Saturday 25 September 2010

Idea : How to discontinue paper statements

We have all had banks and various utilities trying hard to get us to give up paper statements and opt for e-statements. I, for one, have resisted switching to e-statements. Since its obviously greener, I have been thinking hard as to why I am reluctant, and what will it take to make me switch.

Firstly, having worked with the service delivery side of these organisations for some time, I am deeply suspicious of their motives. To me, its clear that its quite simply a matter of reducing costs, and the "green" benefit is just a way to sell it to customers.

Secondly, I'm not even sure that e-statements are greener than physical statements. There is a certain percentage of the statements that do get printed out (for reconciliation, expense approval or simply archival purposes). These are typically done with less efficient printers & thicker paper. And there is an underlying cost to keeping things in e-form also. Data center costs for one when its stored as attachments to mail in gmail / hotmail / yahoo!mail.

Finally, there are some positive features of paper and e-statements do not seem to fully reproduce the functionality of a paper statement.

I realize now that this sounds like a design brief ... Anyway, some ideas to solve this :

1. Give people a Rs. 50 credit with no strings attached, and then ask them to switch to e-statements - see Influence by Cialdiani for the reason.. Done well, this will have a pretty high take up. It would be seen as a pretty honest way to get a switch made. A less scary way would be offer say Rs. 100 to make the switch.
2. Focus on reproducing the full functionality of paper statements. There needs to be clear archiving & retrieval, for at least 8 years for IT purposes. It should be easy to import it into software or services like so that they can be reconciled against deposits / expenses. An annual or more frequent statement should be sent. You can ask for a paper statement to be sent if you require it.

One further benefit is that eStatements can have greater functionality than paper statements. Some thought needs to go into doing this sensibly. For instance, can the pdf format support sorting or grouping so that certain categories of expenses can be looked at in isolation ? Links to SMS alerts, or e-payments can be promoted in this format.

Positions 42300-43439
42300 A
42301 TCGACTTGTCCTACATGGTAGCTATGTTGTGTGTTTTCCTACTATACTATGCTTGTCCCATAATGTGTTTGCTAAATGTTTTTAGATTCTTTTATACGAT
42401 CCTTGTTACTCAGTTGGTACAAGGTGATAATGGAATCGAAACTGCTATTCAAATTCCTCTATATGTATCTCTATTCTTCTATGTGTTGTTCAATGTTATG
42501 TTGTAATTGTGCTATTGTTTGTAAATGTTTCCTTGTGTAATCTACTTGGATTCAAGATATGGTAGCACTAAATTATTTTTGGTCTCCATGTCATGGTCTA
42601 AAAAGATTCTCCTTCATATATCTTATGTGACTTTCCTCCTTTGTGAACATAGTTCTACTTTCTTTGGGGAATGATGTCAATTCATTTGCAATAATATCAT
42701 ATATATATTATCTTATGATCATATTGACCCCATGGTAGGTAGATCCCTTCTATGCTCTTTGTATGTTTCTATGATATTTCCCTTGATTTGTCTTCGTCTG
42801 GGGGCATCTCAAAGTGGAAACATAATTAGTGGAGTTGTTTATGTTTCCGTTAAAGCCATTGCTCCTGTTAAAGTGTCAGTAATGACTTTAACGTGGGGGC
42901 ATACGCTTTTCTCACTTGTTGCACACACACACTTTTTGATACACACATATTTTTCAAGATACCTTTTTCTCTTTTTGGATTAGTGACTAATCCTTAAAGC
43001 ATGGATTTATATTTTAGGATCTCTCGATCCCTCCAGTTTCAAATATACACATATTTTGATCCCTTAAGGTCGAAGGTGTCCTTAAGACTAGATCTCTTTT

Maybe there are various alternative formats available such as PDF, Excel, etc. Or they can be accessed encapsulated in  Apps on the iPhone or even Windows (which can give a lot of incremental functionality that a simple statement cannot).

A well thought through strategy on this will make a lot of customers happy, will make a lot of banks and utilities a bit more efficient, and hopefully will make the planet greener. Until then, I'll stick with paper statements, thank you.


  1. I resist e-statements for another reason. Apart from the organisation claiming brownie points on the green front, the only saving is in terms of getting the consumer to do the printing at their expense.And you do need to print it to share with your accountant.And that's where the whole user experience of this model breaks down.Because all these entities have taken it upon themselves to encrypt the pdf files they send you. To open each statement from each bank, demat account, IT return, what have you, you need a different password and user ID, NONE of which have been chosen by you, and usually something like your CRN (what's that) or account number ( do you know your landline account number- especially since it's NOT your telephone number)The worst is yet to come: if you try to do away with password security now that you feel this is sitting in your in-box or on your PC somewhere, you cannot because there is ANOTHER password set by the entity sending you the statement that controls removal of security!So every time you ever want to see your statement again, you have to find the right user ID, right password, and then when you close the file, that's it till the next time, where you do this all over again.Unless you print it out, which kind of defeats the idea of an e-statement anyway.

  2. One workaround is to open the statement and immediately print to PDF ! Maybe there is a business model for that, probably as an add-on to something like <a href="">Perfios</a>.

  3. I just realized that companies spend much more money mailing marketing offers than statements. Look at the difference in the paper quality ! Maybe that should be added to sweeten the deal.

  4. IFFI Goa has proudly stated that they are starting an e-ticketing site. What a waste of ink &amp; paper ! A movie ticket from the INOX counter is much more environmentally friendly than printing out our own tickets.